Carefree in the Mountains – Brig DK Khullar: Book Review by Asha Seth

Author: DK Khullar | Genre: Non-fiction, Memoir | Pages: 214 | Publisher: Sabre & Quill

Mountains bewitch the mind and provide repose and great delight. The powerful effect of mountaineering achievements can prove to be a source of great inspiration in ordinary life. In the book, the reader shall travel to the beautiful verdant sylvan valleys with cascading rivers, the pine, oak and higher up the birch, fir and rhododendron and then move to the snow-clad peaks of the eternal Himalaya that appear to cleave the very sky. Hasn’t it been said in the Puranas “Not in a hundred years of Gods, could I tell thee of the glories of the Himalaya“?

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Many climb to seek glory, some in quest of awards and rewards. I have had my share of these, which were purely incidental.

Brig DK Khullar

Born and brought up in a beach city, mountains have always been my fist love. I look for opportunities when I can get away and spend some good time in the hills. But life doesn’t always permit it now, does it? So, the closest I get to expressing my love for the peaks is my reading books on them. Ruskin Bonds, John Muir, Robert McFarlane are some of the writers who write on mountains and on hiking trails. I’ve read a lot of books and always on the lookout for some more kickass ones. I fail to put a finger to what this craving for the peaks is but maybe it’s for what John Muir said,

I trek, I love mountain climbing too. But I am not a professional. And so I revere mountaineers and their efforts in conquering peaks one only can dream of. When I was introduced to ‘Carefree in the Mountains’, it was like someone speaking to a part of me that has remain unsatiated for a long time. I knew instantly that it was going to be an experience ready to take me back to the mountains. Having read the book, I’m in a fix to review it. How do you review a book that collects together the author’s personal life experiences? How do you rate it? On what parameters do you gauge it?

‘Carefree in the Mountains’ is author and mountaineer Brigadier D. K. Khullar’s memoir spanning across almost 3 decades of his life gracing the tops of some of the most adventurous mountains of India. It’s a timeline of his life wrapped in small pockets of climbing expeditions and as you unwrap each of these pockets, you are amazed at the wealth of opportunities that were grabbed, embraced, and celebrated. Right from finishing his mountaineering course in 1963 to spearheading the mission that made Bachendri Pal the first Indian Woman to climb Everest, he has several accomplishments under his belt; all of which he brings on paper for readers to read and be inspired with.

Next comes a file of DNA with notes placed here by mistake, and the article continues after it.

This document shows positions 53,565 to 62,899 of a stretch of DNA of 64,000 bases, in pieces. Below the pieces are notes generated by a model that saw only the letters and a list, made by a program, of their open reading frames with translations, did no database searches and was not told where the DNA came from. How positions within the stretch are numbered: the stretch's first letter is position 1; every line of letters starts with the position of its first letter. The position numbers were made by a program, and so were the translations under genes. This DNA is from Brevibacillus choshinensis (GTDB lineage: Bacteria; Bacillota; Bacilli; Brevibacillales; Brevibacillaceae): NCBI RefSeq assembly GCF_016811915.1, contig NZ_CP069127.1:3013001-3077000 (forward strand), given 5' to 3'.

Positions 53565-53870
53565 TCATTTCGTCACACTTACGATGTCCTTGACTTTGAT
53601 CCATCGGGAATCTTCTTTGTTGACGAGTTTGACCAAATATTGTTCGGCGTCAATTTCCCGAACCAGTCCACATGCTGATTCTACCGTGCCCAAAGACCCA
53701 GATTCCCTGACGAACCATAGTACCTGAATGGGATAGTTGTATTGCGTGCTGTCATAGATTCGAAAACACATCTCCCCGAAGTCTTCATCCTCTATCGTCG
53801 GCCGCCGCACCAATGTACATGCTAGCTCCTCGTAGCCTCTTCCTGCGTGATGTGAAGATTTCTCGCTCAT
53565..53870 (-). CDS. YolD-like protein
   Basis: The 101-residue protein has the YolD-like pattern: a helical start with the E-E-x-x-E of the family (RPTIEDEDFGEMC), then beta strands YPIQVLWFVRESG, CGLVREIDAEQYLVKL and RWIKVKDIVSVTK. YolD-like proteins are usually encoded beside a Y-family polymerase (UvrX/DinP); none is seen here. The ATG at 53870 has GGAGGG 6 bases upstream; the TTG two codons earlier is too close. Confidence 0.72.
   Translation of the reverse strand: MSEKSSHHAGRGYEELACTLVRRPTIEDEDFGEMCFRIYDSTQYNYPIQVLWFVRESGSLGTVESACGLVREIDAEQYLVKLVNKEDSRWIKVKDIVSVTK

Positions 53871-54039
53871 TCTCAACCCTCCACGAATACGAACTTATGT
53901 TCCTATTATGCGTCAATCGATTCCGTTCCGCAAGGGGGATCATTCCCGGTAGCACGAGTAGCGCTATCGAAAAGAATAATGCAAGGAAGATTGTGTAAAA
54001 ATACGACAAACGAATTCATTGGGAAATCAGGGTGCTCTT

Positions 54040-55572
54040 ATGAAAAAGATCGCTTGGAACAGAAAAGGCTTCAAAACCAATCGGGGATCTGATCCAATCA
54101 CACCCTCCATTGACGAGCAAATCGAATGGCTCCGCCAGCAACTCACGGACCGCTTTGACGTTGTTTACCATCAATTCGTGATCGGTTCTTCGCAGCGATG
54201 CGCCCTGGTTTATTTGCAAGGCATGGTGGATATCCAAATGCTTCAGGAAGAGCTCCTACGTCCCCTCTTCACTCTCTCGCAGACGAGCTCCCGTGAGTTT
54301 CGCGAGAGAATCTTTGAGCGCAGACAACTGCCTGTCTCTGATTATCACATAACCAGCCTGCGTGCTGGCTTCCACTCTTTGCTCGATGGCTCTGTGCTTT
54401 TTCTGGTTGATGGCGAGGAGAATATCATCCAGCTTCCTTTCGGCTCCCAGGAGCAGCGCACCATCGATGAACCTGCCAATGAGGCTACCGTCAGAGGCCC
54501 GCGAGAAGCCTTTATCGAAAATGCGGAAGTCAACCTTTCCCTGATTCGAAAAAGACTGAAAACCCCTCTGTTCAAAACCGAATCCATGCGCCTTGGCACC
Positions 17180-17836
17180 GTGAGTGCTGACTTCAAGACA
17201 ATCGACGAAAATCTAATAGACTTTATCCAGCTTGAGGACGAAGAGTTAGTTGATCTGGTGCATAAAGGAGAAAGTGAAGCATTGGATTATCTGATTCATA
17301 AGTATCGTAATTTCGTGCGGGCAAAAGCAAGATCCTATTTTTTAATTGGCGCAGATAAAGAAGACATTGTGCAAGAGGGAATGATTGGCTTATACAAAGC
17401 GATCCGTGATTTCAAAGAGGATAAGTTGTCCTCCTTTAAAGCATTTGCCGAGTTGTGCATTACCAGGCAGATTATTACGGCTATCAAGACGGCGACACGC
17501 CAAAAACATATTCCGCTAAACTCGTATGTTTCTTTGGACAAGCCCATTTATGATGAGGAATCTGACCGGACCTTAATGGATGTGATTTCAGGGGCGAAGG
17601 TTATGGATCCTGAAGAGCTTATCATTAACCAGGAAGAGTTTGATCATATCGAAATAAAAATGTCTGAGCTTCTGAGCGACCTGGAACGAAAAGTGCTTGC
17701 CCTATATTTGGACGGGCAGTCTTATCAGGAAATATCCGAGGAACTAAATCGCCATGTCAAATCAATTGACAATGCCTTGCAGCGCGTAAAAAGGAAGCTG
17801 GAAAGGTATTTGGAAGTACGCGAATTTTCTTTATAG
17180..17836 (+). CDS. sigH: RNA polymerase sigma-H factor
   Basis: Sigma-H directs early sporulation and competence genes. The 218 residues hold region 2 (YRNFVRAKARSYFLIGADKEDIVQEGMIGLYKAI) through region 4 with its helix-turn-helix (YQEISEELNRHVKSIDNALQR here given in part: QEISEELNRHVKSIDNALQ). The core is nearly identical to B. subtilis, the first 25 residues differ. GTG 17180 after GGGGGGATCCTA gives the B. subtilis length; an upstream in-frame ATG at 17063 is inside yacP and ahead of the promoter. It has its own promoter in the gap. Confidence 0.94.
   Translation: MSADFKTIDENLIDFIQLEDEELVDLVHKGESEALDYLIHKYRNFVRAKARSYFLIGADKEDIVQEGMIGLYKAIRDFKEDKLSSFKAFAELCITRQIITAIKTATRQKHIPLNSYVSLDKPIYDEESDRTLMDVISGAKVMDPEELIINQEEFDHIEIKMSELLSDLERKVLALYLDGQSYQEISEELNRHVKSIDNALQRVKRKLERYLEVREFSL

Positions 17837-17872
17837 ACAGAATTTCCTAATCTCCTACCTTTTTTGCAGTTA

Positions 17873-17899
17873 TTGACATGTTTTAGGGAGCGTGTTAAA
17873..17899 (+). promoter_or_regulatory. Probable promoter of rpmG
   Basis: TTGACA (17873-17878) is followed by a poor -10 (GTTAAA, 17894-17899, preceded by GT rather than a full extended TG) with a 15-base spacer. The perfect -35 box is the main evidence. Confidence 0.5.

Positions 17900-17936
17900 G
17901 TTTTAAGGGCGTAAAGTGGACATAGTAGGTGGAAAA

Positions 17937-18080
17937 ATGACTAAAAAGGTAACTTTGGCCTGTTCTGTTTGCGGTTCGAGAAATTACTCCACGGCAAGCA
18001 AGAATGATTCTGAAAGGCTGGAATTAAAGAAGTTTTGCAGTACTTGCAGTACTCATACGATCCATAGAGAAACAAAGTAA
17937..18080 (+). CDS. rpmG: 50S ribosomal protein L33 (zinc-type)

The book is divided into 13 chapters, each named after the various odysseys, the author undertook as an amateur climber or pack leader, capturing in great detail the varied landscapes, numerous encounters, climatic threats, physical challenges, all of which allow the reader a glimpse into his journeys as though they were first-hand. You will feel as if you’re skimming through someone’s diary entries and you’ll be caught in the ebb and flow until the summits are reached.

Personally, I enjoyed the photographs much more. The writing is interspersed with visuals of the mountains, his colleagues, the author himself, and some tough terrains. Black and white polaroids that impart a very authentic and nostalgic feel to the pages. The book is rich with personal anecdotes that speak of volumes of the sheer courage, grit and determination that took to scaling such heights as one may only imagine, but nothing could stop them or deter them from their mission.

It was fascinating reading about Bachendri Pal and how the group had endured harrowing challenges that would make anyone run for life, but how she persisted and rest is history! There’s clearly a good show of leadership, guidance, experience, and motivation that makes such rare feats possible and the author has done a commendable job at it.

Speaking of the content, the language of the book is pretty simple and thus easy to understand what’s happening through adventures. The narration is quite linear and writing style practically direct which means expecting hilarious or comic takes, remarks, encounters, is pointless. The author knew what he wanted to achieve and that is – recount his experiences and have readers feel that adrenaline rush too. It takes a while to finish reading this book because one you begin the journeys, the world of mountains therein just swallows you whole.

Right from trees to valleys to local folk, food, hills, plains, perils and pleasures, this book is a beautiful reading experience. As the author has stated in his preface, some climb for fame, some for glory, and for some it’s mere coincidental. I agree that the author has been amply lucky to be a part of some of the greatest mountaineering expeditions in history, but it takes more than just luck to keep going for almost 3 decades. His passion for mountaineering is infectious. It makes you want to drop everything and go climb the next peak. Recommended to all.

Have you read ‘Carefree in the Mountains’? Do share your thoughts below.

P.S.: I received a review copy from the author but the review remains unbiased.